When Attorney Dennis Riordan filed his motion for a new trial that will be heard by Judge David Rosenberg on Tuesday, his argument is that “the controlling legal framework for virtually every aspect of this case was provided by the California Supreme Court in 2006.” That case was the 2006 decision in People v. Neidinger, first overturned by the appellate court in 2005; eventually that ruling was affirmed by the California Supreme Court the next year.
Writes Mr. Riordan, “Yet defense counsel never cited People v. Neidinger (2006) 40 Cal.4th 67 to the Court, and the prosecution’s one-line throw away description of the Neidinger holding was entirely specious. As a result, Ms. Jo’s second trial was marred by multiple, serious legal errors.” Mr. Riordan would add however that Defense Attorney, Deputy Public Defender Dean Johansson, “requested a pinpoint instruction consistent with this core holding of Neidinger, yet the Court refused to give it.”
The Vanguard has learned that the case of William Neidinger originated out of Yolo County and, in fact, Deputy District Attorney Steve Mount ought to be extremely familiar with that case, as he was the prosecuting DA when the case was heard in Yolo County before Judge Michael Sweet, and the public defender in that case was Tracie Olson, now the Yolo County Public Defender.
Defendant William Neidinger appealed, after being convicted by a jury, of two counts of being a lawful custodian of his children who maliciously deprived another lawful custodian of the children, Olga Neidinger (Olga or mother), of her right to custody under Penal Code section 278.5 which holds that it is a crime when a person “takes, entices away, keeps, withholds, or conceals a child and maliciously deprives a lawful custodian of a right to custody, or a person of a right to visitation . . . .”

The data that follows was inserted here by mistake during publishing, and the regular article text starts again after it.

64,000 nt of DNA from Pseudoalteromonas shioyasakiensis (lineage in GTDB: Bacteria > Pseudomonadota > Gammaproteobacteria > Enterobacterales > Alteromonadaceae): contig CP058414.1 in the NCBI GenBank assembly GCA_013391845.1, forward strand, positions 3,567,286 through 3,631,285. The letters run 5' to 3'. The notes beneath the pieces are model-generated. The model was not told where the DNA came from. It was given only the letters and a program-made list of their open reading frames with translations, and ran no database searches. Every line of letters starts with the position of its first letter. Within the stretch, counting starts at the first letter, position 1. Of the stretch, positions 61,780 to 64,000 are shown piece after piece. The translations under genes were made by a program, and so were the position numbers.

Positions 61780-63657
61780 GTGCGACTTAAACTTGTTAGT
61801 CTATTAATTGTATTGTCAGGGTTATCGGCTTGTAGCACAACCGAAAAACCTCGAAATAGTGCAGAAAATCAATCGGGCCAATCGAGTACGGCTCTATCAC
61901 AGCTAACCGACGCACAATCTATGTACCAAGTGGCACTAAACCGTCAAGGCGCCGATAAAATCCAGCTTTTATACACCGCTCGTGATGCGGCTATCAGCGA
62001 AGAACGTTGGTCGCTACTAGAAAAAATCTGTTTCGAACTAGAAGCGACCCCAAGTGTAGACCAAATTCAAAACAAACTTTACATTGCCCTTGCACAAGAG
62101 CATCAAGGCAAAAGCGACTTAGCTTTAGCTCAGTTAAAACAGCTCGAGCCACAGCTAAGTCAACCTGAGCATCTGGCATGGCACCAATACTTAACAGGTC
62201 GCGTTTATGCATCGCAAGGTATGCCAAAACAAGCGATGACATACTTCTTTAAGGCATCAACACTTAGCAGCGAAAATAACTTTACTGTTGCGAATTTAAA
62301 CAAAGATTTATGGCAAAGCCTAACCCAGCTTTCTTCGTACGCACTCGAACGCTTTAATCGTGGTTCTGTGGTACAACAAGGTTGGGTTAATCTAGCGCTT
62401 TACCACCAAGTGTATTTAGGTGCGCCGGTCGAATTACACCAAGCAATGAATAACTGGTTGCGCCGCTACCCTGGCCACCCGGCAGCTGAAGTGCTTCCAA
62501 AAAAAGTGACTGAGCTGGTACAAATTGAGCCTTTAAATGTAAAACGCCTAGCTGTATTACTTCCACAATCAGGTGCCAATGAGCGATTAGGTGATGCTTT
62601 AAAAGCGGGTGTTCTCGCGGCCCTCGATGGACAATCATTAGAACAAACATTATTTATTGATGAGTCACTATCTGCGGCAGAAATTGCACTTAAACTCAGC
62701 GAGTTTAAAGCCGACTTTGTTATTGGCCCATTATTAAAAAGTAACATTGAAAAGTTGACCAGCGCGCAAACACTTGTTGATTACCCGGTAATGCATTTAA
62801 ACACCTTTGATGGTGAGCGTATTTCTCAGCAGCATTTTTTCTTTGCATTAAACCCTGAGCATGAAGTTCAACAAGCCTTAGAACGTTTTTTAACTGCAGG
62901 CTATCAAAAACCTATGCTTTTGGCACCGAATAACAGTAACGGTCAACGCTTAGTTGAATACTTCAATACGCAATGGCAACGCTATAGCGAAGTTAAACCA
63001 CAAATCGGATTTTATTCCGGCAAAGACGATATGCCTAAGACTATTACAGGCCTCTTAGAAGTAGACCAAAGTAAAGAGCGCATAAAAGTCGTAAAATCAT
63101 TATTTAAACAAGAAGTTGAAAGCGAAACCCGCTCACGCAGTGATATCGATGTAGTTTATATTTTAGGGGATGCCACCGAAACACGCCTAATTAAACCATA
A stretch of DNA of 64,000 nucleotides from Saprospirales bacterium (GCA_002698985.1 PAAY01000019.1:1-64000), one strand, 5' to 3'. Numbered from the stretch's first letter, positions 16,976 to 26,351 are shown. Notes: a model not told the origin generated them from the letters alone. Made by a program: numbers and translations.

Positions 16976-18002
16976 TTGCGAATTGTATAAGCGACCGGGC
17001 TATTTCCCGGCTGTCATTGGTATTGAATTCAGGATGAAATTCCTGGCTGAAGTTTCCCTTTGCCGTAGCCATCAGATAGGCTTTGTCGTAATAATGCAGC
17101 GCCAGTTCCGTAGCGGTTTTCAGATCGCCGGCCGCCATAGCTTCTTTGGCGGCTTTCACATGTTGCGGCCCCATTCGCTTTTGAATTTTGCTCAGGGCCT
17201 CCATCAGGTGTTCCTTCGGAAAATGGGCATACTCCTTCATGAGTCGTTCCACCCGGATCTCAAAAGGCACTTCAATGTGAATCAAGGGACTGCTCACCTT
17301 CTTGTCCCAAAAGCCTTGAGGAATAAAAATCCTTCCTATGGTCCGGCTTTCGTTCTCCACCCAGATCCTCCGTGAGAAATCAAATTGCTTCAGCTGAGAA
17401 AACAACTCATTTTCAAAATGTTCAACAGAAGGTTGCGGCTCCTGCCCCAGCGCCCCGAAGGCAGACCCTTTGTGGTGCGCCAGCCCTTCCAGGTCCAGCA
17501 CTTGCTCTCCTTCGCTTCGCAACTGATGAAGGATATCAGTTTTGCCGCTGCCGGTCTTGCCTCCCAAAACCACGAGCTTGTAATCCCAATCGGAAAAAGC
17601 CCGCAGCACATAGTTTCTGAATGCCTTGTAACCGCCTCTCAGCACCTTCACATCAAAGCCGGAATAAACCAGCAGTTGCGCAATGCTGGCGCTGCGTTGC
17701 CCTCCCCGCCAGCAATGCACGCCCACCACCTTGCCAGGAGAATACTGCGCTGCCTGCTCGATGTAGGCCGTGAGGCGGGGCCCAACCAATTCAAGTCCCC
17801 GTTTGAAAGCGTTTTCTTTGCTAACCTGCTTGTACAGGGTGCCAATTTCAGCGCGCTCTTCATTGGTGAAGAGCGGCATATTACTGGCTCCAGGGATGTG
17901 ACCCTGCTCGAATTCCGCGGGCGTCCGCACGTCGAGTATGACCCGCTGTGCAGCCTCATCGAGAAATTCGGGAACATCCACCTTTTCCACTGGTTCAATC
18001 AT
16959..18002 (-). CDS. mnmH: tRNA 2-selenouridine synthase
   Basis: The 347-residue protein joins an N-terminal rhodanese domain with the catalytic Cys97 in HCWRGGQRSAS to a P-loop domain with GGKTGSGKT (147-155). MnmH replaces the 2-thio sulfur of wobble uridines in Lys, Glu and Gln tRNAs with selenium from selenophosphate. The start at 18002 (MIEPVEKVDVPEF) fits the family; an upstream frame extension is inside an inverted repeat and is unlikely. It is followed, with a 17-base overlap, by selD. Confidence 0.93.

However, that section 278.5 does not apply to a person who has a right to custody of the child and acts “with a good faith and reasonable belief that the child, if left with the other person, will suffer immediate bodily injury or emotional harm . . . .”
The court notes, “He argues that the facts supporting the defense negated an element of the crime–malice–and that he was thereby required to raise only a reasonable doubt as to the existence of those facts. We shall conclude, for the reasons stated below, that the court erred by failing to give an instruction that clarified the relationship between the good faith defense and malice. Since the error cannot be deemed harmless under the facts presented, the judgment must be reversed.”
The key issue at trial was that the defendant claimed “he had a reasonable and good faith belief that removal of the children from Olga’s care was necessary for their physical and emotional well-being under section 278.7(a). However, the court “told the jury that defendant had the burden of proving the facts necessary to establish this defense by a preponderance of the evidence.”